In the Mount’s grant proposal, the project’s potential impacts are noted: “[This project] seeks to increase the number of Hispanic students, specifically Hispanic women, participating in research, graduating with STEM degrees, enrolling in graduate school and entering high-demand STEM positions, thus improving American economic competitiveness. The more women and Hispanics attending graduate school and entering the STEM workforce, the more future students will have role models and diverse networking relationships.”

This is the fourth NSF grant that Mount Saint Mary’s STEM faculty have earned in recent years. The three previous grants include:

  • A three-year $200,000 collaborative grant with the University of Southern California to provide MSMU students access to experiential learning and research opportunities at USC’s Wrigley Marine Science Center on Catalina Island, along with peer mentoring and exposure to geoscience and environmental science graduate school and career options. Lead faculty: Adriane Jones, PhD, associate professor of biological sciences; Xiaomei Cheng, PhD, pre-health sciences, biology program director, and associate professor of biological sciences.

  • A four-year, $650,000 grant from the NSF’s S-STEM program that is helping the Mount provide scholarships and retention support to students majoring in biology, biochemistry, chemistry and mathematics. Lead faculty: Afsane Arvand, PhD, associate professor of biological sciences; Carol Johnston, PhD, chair of education; Suzanne Markoe-Hayes, PhD, instructor of psychology; and Michele Starkey, EdD, assistant provost and professor of mathematics.
  • A five-year, $1.2 million grant from the NSF’s Robert Noyce Teacher Scholarship Program, which provides scholarship funding, as well as curricular and co-curricular support, for STEM majors who commit to earning their teaching credentials and becoming K-12 mathematics and science teachers in high-need schools. Lead faculty: Carol Johnston, PhD, chair of education; Irma Ravkic, PhD, assistant professor of physical sciences and mathematics.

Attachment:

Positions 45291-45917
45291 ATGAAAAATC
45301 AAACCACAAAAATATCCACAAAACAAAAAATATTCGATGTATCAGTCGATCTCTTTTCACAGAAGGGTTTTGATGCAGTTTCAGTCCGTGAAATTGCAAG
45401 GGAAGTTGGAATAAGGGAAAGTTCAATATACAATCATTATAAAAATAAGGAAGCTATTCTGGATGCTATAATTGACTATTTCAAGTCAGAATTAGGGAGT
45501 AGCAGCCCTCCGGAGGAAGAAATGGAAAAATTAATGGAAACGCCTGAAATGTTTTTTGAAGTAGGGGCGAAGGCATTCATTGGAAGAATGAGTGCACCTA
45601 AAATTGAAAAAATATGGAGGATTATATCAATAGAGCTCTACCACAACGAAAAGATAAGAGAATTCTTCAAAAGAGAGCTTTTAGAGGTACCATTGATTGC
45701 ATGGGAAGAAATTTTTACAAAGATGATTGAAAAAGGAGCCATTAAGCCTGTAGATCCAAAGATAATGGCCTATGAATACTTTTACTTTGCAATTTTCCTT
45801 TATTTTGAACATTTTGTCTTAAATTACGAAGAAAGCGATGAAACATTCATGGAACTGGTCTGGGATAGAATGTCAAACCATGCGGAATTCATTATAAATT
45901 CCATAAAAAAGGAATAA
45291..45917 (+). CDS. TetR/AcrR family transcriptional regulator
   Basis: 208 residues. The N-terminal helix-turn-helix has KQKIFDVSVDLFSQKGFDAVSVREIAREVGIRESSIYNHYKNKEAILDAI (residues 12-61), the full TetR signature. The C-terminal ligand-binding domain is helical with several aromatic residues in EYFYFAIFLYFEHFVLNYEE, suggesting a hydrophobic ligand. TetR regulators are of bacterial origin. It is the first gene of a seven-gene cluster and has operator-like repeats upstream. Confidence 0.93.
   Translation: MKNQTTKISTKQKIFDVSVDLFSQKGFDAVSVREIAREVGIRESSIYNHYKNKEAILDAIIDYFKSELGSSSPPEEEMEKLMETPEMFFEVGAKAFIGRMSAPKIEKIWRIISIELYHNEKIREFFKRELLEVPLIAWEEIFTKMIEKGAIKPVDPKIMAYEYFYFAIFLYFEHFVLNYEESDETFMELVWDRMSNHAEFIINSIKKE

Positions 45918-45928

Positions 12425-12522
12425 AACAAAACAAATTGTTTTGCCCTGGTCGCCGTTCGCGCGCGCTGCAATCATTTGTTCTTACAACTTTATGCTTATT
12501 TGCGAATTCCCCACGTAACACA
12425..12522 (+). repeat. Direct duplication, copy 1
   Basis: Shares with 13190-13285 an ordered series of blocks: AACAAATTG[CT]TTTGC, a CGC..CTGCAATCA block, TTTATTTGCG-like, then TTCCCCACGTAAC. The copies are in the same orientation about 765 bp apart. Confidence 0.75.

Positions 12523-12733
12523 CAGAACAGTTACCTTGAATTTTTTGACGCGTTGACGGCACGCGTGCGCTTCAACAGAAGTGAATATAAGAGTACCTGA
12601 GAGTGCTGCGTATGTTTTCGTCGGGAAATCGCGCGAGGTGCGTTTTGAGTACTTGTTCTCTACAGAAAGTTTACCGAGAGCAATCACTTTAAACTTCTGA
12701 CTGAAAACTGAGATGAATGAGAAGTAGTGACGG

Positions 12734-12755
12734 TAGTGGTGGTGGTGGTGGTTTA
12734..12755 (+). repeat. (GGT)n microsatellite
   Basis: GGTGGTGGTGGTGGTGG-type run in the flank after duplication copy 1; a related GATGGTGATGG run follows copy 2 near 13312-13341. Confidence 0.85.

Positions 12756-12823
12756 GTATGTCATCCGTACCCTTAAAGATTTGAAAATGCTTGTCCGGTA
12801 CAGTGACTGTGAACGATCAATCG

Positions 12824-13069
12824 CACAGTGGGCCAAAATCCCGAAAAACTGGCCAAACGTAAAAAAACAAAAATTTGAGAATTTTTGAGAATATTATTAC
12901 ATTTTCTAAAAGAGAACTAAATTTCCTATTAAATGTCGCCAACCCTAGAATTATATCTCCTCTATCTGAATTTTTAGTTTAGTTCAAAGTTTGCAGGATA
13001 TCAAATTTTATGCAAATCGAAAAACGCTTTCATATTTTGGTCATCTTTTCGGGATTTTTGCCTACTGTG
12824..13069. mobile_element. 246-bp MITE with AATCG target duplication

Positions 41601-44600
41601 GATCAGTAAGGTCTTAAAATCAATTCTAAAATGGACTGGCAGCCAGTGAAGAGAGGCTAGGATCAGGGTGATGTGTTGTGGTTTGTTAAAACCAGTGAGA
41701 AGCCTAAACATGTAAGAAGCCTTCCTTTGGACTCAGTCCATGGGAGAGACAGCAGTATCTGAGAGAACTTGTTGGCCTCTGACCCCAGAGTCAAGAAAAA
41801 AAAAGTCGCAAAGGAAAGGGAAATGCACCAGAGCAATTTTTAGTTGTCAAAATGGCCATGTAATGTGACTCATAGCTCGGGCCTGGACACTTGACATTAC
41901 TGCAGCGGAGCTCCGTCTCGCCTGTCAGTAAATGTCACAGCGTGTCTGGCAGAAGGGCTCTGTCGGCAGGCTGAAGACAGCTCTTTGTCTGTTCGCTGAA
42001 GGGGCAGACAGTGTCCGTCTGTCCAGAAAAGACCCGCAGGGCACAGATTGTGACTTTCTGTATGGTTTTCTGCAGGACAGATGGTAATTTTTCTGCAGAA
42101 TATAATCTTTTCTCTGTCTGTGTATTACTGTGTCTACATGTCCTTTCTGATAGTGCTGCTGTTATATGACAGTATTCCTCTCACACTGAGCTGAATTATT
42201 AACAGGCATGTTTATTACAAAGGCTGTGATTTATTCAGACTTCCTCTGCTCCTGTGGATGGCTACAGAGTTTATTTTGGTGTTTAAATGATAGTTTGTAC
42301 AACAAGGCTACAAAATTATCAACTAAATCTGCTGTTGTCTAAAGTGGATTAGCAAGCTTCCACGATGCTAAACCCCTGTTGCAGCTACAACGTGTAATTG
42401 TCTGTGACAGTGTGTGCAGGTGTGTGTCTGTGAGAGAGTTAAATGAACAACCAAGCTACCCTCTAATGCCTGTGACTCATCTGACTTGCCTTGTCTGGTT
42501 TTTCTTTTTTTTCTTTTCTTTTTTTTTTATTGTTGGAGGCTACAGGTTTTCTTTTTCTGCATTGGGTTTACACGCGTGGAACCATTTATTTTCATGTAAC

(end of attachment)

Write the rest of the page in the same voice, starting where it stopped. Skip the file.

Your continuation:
To learn more about STEM studies at the Mount, visit To learn more about this NSF grant, read the full NSF news release online.

About Mount Saint Mary’s University
Mount Saint Mary’s is the only women’s university in Los Angeles and one of the most diverse in the nation. The University is known nationally for its research on gender equity, its innovative health and science programs, and its commitment to community service. As a leading liberal arts institution, Mount Saint Mary’s provides year-round, flexible and online programs at the undergraduate and graduate level. Weekend, evening and graduate programs are offered to both women and men. Mount alums are engaged, active, global citizens who use their knowledge and skills to better themselves, their communities and the world.

About the National Science Foundation
The National Science Foundation (NSF) is an independent federal agency that supports fundamental research and education across all fields of science and engineering. In fiscal year (FY) 2018, its budget is $7.8 billion. NSF funds reach all 50 states through grants to nearly 2,000 colleges, universities and other institutions. Each year, NSF receives more than 50,000 competitive proposals for funding and makes about 12,000 new funding awards.